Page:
Food is big business, maybe the biggest. I can’t think of a more routinely asked question than “What should we eat?”
Thankfully we now have technology — namely search — to help us answer that question so we don’t hurt our brains thinking too hard. Although we’ve probably all used the Internet to help us find a local restaurant or order a pizza, the vast majority of our eating is done inside the home and the food is procured the old fashioned way — from a visit to your local grocery store.
Impulse decisions aside, grocery shoppers tend to be an informed (and often thrifty) bunch who turn to the Internet in increasing numbers to research and prep for their trip to the store. ComScore’s latest search data sheds some light on how consumers and manufacturers are making the most of search with this ubiquitous consumer behavior.
Just how important is search to the food industry? In the fourth quarter of 2010, food related websites attracted nearly 400 million visits from U.S. internet users via search, a number that has grown 22 percent in the past year and shows no signs in slowing down as more opportunities to “play with your food” become available online.
Paid Search for “Recipes” is Huge
Far and away the most prevalent interest in all of online food searching is the quest for “recipes.” U.S. Internet searchers ran more than 150 million “recipe” related searches in Q4 (with chicken recipes consistently leading the way).
Savvy marketers are well aware of this fact and are investing heavily in attracting these consumers via paid search, serving nearly 1 billion paid search ads to recipe searchers during that same time period.
Three of the largest paid search food marketers — Kraft, Betty Crocker and Pillsbury — use search to drive traffic to their branded websites, which offer a variety of recipes and cooking ideas.
This paid search investment helps these big brand marketers drive brand engagement in order to ensure their products remain top of mind during their customers’ next shopping trip. While these branding paid search dollars most certainly are being invested, we shouldn’t neglect those direct response opportunities either.
Online Ordering via Search
Many local grocery stores have begun to allow online ordering — if not for an entire set of groceries, certainly for specialty items during high traffic times throughout the year. (More than 5 million “ham” searches had been conducted by late holiday season).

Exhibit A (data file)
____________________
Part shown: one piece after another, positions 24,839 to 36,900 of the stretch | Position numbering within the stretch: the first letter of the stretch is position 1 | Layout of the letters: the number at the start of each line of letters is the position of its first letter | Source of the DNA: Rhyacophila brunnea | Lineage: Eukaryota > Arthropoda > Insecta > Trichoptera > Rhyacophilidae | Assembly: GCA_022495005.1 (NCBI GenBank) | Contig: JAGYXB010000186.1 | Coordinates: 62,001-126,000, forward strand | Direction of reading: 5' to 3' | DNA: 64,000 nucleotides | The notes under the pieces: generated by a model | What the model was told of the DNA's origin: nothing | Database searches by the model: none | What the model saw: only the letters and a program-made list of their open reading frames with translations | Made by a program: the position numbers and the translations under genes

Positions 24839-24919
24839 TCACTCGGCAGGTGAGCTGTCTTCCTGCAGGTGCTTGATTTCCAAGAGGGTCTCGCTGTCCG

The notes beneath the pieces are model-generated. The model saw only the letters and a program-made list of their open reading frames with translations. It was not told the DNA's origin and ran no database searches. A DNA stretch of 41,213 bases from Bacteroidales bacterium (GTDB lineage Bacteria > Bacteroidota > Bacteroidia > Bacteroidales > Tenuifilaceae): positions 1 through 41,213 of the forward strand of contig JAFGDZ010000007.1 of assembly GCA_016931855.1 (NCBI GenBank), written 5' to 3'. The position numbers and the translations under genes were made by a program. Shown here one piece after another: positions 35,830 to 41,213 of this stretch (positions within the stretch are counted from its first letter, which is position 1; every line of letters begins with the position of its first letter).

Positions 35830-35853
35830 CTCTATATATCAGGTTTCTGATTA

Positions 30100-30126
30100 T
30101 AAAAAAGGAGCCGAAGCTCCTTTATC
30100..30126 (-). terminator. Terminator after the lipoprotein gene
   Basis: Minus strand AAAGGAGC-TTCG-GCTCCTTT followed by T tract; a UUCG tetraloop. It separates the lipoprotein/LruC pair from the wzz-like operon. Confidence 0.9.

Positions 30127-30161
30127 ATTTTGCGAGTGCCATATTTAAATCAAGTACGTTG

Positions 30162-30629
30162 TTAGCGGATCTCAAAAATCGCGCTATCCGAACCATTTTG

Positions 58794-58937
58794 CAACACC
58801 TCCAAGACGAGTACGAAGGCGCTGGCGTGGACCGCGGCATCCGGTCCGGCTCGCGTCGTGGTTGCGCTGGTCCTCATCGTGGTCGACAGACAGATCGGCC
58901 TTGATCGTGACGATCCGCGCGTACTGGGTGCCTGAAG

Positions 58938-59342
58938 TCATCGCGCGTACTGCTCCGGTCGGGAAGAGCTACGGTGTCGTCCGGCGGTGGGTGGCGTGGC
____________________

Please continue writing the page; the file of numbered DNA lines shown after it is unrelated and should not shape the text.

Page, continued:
Because my family listens to me at least some of the time, they are savvy enough to take advantage of these emerging technology trends and found the new local grocery store that accepted online ham orders, via search, reserving our delicious bounty. Search was just the start of this online ordering process, but leads directly into deeper analysis food merchants must consider.
The Ham Wars: Search Lessons for Merchants
The importance of online ordering (and ensuing execution) became quite apparent to me as my mother sent me to the store to pick up our honey-baked ham for Christmas dinner. I had a pre-scheduled time for pick up, an order number already in hand, and it should have been simple.
But an orderly system will break down if not enough people utilize it. Based upon the chaos that followed at the deli counter (an event to which I now affectionately refer to as “The Ham Wars”) you would have thought we were all vying for spots on the lifeboat of the Titanic. Elbows were flying as we each made our move for the best ham.
As a grocery retailer, these are the types of events that can be anticipated. If online ordering is offered, retailers must effectively process those customers in an orderly and timely fashion.
Although my experience was an example of a retailer watching the online trends and trying to be ahead of the curve, all goodwill engendered by such an effort can be lost when the in-store experience doesn’t match the convenience and efficiency of an online order. Let’s not lose sight of the fact that these decisions are all part of a greater supply chain and customer experience plan that must be taken into consideration before implementation.
Search got me through the door, but the Ham Wars almost prevented me from making it out alive. There is plenty of opportunity for food manufacturers and retailers to acquire customers online, but they’ll need to consider the logistics further down the purchase funnel if they intend to keep them.